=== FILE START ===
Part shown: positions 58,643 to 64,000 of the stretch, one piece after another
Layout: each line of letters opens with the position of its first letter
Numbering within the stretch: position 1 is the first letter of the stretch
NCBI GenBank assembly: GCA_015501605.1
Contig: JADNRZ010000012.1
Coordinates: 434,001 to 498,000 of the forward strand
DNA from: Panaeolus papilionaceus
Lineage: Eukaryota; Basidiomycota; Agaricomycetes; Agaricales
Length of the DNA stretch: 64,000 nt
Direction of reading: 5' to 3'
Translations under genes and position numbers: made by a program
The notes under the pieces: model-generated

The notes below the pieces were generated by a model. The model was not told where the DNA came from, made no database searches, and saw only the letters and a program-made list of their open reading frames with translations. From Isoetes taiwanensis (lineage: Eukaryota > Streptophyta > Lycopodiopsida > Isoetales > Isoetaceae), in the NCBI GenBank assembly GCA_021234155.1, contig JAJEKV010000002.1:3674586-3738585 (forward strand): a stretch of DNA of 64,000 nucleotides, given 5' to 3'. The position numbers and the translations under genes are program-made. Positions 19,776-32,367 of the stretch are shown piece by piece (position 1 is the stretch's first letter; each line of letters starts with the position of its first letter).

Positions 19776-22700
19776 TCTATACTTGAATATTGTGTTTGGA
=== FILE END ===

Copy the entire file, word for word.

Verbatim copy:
Part shown: positions 58,643 to 64,000 of the stretch, one piece after another
Layout: each line of letters opens with the position of its first letter
Numbering within the stretch: position 1 is the first letter of the stretch
NCBI GenBank assembly: GCA_015501605.1
Contig: JADNRZ010000012.1
Coordinates: 434,001 to 498,000 of the forward strand
DNA from: Panaeolus papilionaceus
Lineage: Eukaryota; Basidiomycota; Agaricomycetes; Agaricales
Length of the DNA stretch: 64,000 nt
Direction of reading: 5' to 3'
Translations under genes and position numbers: made by a program
The notes under the pieces: model-generated

The notes below the pieces were generated by a model. The model was not told where the DNA came from, made no database searches, and saw only the letters and a program-made list of their open reading frames with translations. From Isoetes taiwanensis (lineage: Eukaryota > Streptophyta > Lycopodiopsida > Isoetales > Isoetaceae), in the NCBI GenBank assembly GCA_021234155.1, contig JAJEKV010000002.1:3674586-3738585 (forward strand): a stretch of DNA of 64,000 nucleotides, given 5' to 3'. The position numbers and the translations under genes are program-made. Positions 19,776-32,367 of the stretch are shown piece by piece (position 1 is the stretch's first letter; each line of letters starts with the position of its first letter).

Positions 19776-22700
19776 TCTATACTTGAATATTGTGTTTGGA